Personal Reflections on the Decade
In which we reflect on how we’ve seen the world of cinema, particularly Indian cinema, change over the last decade, and how we ourselves have changed during that decade.
Bedatri Datta Choudhury
The most remarkable change within Indian cinema has been the creation of a cinema that is made by, of, and for Dalits. For almost a century, Bollywood has either refused to “see” caste or has relegated lower caste characters to become mouthpieces for upper caste filmmakers. For an entire section of the society silenced by the world’s largest film industry, this has been a remarkable decade.
While Masaan remains a fortunate exception, it is important to note that this emergence of a caste-conscious cinema is coming from a regional space outside of the Hindi-Bollywood hegemonic visual directories. Films in Marathi (Sairat, Fandry) and Tamil (Kaala, Madras, Kabali) have continually strived to register a protest against Bollywood’s systemic white-washing of caste narratives. Most recently, the Hindi remake of Sairat, Dhadhak chose to do away completely with the plot’s central focus on caste.
While Bollywood’s dangerous narratives like Section 375 and Dhadhak continue to set caste activism behind, regional cinema’s persevering efforts at creating and maintaining a caste-consciousness and a caste-aesthetics have given India’s dwindling political cinema landscape immense hope.
This past decade has been much longer than it seems and my relationship with cinema has been constantly shifting through it, from struggling to find money to watch movies as a college student to finally graduating and having a job and money and watching everything under the sun to now where I watch stuff and actually get paid for some of it. Foreign cinema is still beautiful. Bollywood has undoubtedly gotten better. But I have become more cynical about Hollywood movies.
I only began freelance writing a year ago and it became clear very quickly the extremely restrictive list of movies that media publications prefer to talk about, and why they prefer to talk about them. We can keep recycling the same movies and takes over and over again and feed into the supply-demand market of film news into eternity for the clicks and then wonder why the industry feels like its shrinking into an executive club of only two conglomerates controlling literally every single work of cinema under the sun in the 2020s. I specifically chose to list only Indian artists and movies for my categorical examples because at least somewhere you’ll get something that isn’t what you’ve seen a million times scrolling through your Twitter or Facebook feeds. If this sounds like I’m being arrogant and acting like I’m doing you a favour, that’s because that’s exactly what I’m doing. Cheers.
Before VHS and the rental boom of the 80s, access to film’s rich history was an elitist key held by those in only the biggest cities in the world. The access that was afforded to those in rural areas, especially in the United States, by brick-and-mortar rental houses like Blockbuster skyrocketed with Netflix’s DVDs by mail service. And with last decades streaming boom, even as the services themselves have become largely fragmented, it still ostensibly seems like we are in the most egalitarian era of film access ever.
However, that fragmentation has created more economic considerations for people that wish to have access to a broader range of content, as opposed to just what’s offered on their favourite platform. Not to mention, the amount of control that private companies have over what films can be accessed and what can’t. The scare of Filmstruck shutting down or Disney keeping classic films in a vault have brought back a renewed interest in physical media being film lover’s best shot.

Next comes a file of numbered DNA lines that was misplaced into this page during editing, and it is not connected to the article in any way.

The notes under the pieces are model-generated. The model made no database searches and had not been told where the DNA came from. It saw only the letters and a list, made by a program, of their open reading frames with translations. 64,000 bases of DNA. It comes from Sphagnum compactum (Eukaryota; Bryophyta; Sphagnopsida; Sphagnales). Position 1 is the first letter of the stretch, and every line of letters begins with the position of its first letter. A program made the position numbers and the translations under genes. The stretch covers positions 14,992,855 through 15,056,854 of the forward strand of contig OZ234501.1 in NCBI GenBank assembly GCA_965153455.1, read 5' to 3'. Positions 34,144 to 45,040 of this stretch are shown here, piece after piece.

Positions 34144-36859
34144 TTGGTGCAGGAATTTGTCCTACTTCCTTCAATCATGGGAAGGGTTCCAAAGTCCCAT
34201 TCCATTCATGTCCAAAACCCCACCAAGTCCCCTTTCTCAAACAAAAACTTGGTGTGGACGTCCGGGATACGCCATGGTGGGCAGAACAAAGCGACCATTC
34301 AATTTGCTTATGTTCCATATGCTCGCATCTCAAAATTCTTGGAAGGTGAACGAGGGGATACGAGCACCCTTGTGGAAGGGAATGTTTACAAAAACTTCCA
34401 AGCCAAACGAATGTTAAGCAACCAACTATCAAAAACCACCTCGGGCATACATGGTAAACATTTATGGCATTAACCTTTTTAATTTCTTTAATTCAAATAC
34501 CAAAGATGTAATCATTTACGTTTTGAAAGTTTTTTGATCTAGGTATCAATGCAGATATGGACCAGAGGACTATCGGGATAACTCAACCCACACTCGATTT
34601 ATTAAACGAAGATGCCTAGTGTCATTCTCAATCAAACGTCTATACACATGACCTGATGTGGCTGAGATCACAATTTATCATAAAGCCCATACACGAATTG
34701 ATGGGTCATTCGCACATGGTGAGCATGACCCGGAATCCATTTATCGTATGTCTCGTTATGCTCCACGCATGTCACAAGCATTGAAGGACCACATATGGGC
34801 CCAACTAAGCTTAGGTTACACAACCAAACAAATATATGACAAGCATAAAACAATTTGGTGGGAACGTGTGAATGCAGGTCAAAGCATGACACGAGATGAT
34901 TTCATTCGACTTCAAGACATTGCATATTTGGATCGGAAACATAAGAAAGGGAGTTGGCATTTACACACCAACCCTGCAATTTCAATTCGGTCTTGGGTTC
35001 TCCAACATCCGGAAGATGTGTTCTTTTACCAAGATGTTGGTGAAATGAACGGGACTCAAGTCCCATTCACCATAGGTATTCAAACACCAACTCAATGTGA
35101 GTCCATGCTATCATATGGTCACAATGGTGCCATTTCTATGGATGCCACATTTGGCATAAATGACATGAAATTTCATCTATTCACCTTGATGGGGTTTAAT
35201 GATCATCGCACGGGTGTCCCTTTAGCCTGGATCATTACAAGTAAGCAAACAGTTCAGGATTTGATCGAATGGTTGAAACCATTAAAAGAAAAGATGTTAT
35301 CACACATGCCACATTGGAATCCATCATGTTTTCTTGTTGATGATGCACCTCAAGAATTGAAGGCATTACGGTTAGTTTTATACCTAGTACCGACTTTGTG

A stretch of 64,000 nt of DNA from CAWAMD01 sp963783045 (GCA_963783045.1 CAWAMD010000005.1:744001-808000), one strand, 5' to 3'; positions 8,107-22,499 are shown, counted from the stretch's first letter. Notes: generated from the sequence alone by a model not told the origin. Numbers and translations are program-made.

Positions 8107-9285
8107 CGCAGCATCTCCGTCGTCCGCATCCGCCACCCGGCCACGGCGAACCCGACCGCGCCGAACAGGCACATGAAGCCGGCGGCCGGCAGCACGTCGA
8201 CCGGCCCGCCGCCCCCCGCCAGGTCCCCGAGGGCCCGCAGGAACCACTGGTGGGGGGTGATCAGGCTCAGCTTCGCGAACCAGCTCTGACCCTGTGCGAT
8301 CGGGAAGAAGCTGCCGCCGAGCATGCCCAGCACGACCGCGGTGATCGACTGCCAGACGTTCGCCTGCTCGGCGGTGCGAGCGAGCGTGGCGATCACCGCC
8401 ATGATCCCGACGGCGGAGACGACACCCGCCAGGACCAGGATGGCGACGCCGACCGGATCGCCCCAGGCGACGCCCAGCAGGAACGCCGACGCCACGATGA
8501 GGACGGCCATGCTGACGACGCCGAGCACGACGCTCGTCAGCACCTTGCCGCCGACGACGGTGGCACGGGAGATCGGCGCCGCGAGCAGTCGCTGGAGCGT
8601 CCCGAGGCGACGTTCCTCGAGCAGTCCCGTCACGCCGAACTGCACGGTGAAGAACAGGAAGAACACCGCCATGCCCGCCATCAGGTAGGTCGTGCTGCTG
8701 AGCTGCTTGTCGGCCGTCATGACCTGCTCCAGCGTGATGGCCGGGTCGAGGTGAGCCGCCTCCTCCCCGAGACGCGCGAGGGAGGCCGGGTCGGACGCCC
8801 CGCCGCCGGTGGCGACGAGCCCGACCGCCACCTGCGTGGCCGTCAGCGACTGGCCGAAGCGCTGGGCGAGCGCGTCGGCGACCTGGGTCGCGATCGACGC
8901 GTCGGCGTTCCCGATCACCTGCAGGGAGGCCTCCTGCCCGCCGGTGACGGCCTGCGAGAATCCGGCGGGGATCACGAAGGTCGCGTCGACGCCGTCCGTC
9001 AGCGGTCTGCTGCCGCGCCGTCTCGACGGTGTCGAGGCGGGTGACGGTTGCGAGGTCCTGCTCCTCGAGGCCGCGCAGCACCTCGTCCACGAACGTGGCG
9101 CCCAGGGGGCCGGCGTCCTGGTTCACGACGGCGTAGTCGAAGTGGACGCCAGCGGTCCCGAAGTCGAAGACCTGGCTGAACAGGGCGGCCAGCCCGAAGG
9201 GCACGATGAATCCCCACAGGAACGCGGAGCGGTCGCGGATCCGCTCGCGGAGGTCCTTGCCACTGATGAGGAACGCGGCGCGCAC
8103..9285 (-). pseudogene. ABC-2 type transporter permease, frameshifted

Perhaps nothing is stranger at the end of this decade than the resurgence of video rental stores, this time independently owned and community-oriented. If there is anything the age of digital is really showing cinephiles (or, really, lovers of any art form) it is that physical access to works is more valuable than ever. And hopefully, the trend can continue, despite the economic fight to keep indie video stores alive or even local libraries stocked with as many classics as possible, the value in doing is immeasurable.
Kaj van Zoelen
When I think about cinema and change over the past decade, I don’t think so much about how cinema has changed but how I have changed, as a person and film viewer. In the early years of the 2010s, I really started to open up my mind and heart to more daring and challenging cinema. I went from hating and mocking contemplative cinema, so-called ‘slow cinema’, to loving it. I don’t think anything in the past decade of film moved me more than a single, nearly twenty-minute long shot of the backs of the heads of two people staring at a mural in Tsai Ming-liang’s Stray Dogs (2013). Was there so much emotion in minuscule, barely noticeable gestures and the lack thereof serving as a metaphor for their entire lives, or was it what I brought to the theatre that day?
Another defining development was my “discovery” of Indian cinema. A discovery that happened as much through the subtle art of Satyajit Ray and Mani Kaul as it did via the explosions of colour in musical melodramatic mainstream masala movies. It was the start of a nearly decade-long, ongoing love affair that has had real world reverberations: I owe the start of my current relationship to a mutual appreciation of Indian cinema.
What ultimately links these two personal trends together is me opening up and growing up mentally and emotionally. I guess maturity means slow cinema of endless dripping rain and decaying buildings on the one hand, and embracing melodramatically staged dance sequences on the other.